Home Insights Interim Budget 2024 Fails Minorities – IMPRI Impact And Policy Research Institute

Interim Budget 2024 Fails Minorities – IMPRI Impact And Policy Research Institute

Interim Budget 2024 Fails Minorities

Jawed Alam Khan

The Interim Budget presented by Finance Minister Nirmala Sitharaman earlier this month failed to reflect its commitment towards the development of minorities. This becomes evident through various reasons, including the discontinuation of several schemes and institutions.

Finance Minister Nirmala Sitharaman in her budget speech outlined, “The trinity of demography (youth, poor, women and farmer) democracy and diversity backed by ‘Sabka Prayas’ has the potential to fulfil aspirations of every Indian.” However, this does not reflect in terms of budgetary commitment towards the development of minorities, and particularly the youth.

In case of the education of minorities, a huge unspent balance has been reported in the scholarship programmes for Financial Year 2022-23. Utilisation stood at 3.1 per cent, 5.6 per cent, 9.6 per cent and 31.6 per cent in the Pre Matric, Post Matric, Merit Cum Means and free coaching schemes, respectively.

The first three scholarship schemes of the MoMA are implemented through the National Scholarship Portal (NSP). However, there is an inherent issue in the structure of the implementation of these schemes as disbursement of the scholarships starts only in the last quarter of the fiscal year and goes on until the end of the first quarter of the subsequent financial year. The process of payment gets delayed due to the late opening of the window for registration of applications by the NSP, and verification of applications at the institution, District and State levels.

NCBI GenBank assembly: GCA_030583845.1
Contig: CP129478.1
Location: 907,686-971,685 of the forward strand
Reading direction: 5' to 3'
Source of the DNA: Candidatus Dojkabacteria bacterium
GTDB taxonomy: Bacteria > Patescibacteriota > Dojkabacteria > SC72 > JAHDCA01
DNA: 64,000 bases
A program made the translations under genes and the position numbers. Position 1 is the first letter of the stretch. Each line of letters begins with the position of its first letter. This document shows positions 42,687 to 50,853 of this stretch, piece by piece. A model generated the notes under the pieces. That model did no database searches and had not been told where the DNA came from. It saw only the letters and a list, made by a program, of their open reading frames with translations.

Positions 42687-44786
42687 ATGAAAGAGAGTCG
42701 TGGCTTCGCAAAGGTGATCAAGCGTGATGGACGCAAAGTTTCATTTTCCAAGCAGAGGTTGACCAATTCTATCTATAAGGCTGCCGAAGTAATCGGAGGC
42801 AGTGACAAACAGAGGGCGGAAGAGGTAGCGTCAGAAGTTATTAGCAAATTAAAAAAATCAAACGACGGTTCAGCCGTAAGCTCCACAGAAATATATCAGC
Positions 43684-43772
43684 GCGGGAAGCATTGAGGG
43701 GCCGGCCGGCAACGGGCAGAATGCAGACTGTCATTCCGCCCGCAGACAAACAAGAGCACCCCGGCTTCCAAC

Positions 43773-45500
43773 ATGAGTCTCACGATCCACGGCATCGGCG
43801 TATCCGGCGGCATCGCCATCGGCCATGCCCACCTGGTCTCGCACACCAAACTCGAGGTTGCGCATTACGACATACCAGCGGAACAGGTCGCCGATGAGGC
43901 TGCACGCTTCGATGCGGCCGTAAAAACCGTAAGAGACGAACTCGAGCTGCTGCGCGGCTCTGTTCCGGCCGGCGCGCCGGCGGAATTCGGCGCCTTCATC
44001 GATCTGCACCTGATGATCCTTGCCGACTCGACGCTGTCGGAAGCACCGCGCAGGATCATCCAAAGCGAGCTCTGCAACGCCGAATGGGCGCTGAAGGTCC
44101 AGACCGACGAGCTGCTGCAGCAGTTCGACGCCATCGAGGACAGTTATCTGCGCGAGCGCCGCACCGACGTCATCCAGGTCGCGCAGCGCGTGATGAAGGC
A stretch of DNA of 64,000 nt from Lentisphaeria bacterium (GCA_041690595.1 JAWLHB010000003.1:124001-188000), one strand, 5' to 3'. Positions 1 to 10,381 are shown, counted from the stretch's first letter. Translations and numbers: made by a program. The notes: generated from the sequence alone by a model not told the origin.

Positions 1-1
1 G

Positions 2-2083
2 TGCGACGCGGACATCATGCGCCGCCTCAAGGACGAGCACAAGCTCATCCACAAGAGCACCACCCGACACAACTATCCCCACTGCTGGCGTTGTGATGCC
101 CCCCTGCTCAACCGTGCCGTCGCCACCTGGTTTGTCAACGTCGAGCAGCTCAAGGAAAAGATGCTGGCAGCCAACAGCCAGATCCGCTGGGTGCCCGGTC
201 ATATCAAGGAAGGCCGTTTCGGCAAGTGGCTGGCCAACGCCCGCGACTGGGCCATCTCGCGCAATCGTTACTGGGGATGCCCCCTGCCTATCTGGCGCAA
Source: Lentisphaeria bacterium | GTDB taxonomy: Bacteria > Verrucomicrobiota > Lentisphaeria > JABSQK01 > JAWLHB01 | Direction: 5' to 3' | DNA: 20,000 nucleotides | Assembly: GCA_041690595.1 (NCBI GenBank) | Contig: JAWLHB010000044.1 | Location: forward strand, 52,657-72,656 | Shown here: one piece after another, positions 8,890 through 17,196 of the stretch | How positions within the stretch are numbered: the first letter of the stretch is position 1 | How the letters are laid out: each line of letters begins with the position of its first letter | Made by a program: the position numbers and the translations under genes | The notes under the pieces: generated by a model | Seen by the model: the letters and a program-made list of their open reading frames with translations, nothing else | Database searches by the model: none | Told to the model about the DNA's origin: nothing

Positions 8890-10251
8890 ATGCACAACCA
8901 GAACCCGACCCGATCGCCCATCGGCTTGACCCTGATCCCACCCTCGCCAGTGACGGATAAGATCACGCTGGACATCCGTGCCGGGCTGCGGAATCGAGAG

As highlighted by the Departmentally Related Standing Committee on Social Justice – 2023-24, the scholarship schemes face several implementation issues with poor utilisation of funds, inadequate coverage of beneficiaries due to the quota system, low unit costs due to inadequate allocations of funds, and also scrapping of some of the schemes. The funding given to students as scholarships is not adequate to meet their educational expenses. The unit cost for scholarships in Pre-Matric, Post-Matric and Merit-cum-Means schemes for minorities has not been revised since the inception of the schemes, that is since 2007-08.

A perusal of the website of the Ministry of Minority Affairs (MoMA) indicates that the financial resource allocation benefiting minorities has not been completely and timely reported under the schemes run by select general ministries and departments under the 15 Point Programme for the last 10 years. Further, the revised guidelines of renamed or new central schemes over the last ten years lack specific provisions for minorities. Therefore, disaggregated data on minorities with regard to their share in public sector employment, credit facilities and development outcomes by line Ministries and departments has not been reported under the 15 Point Programme.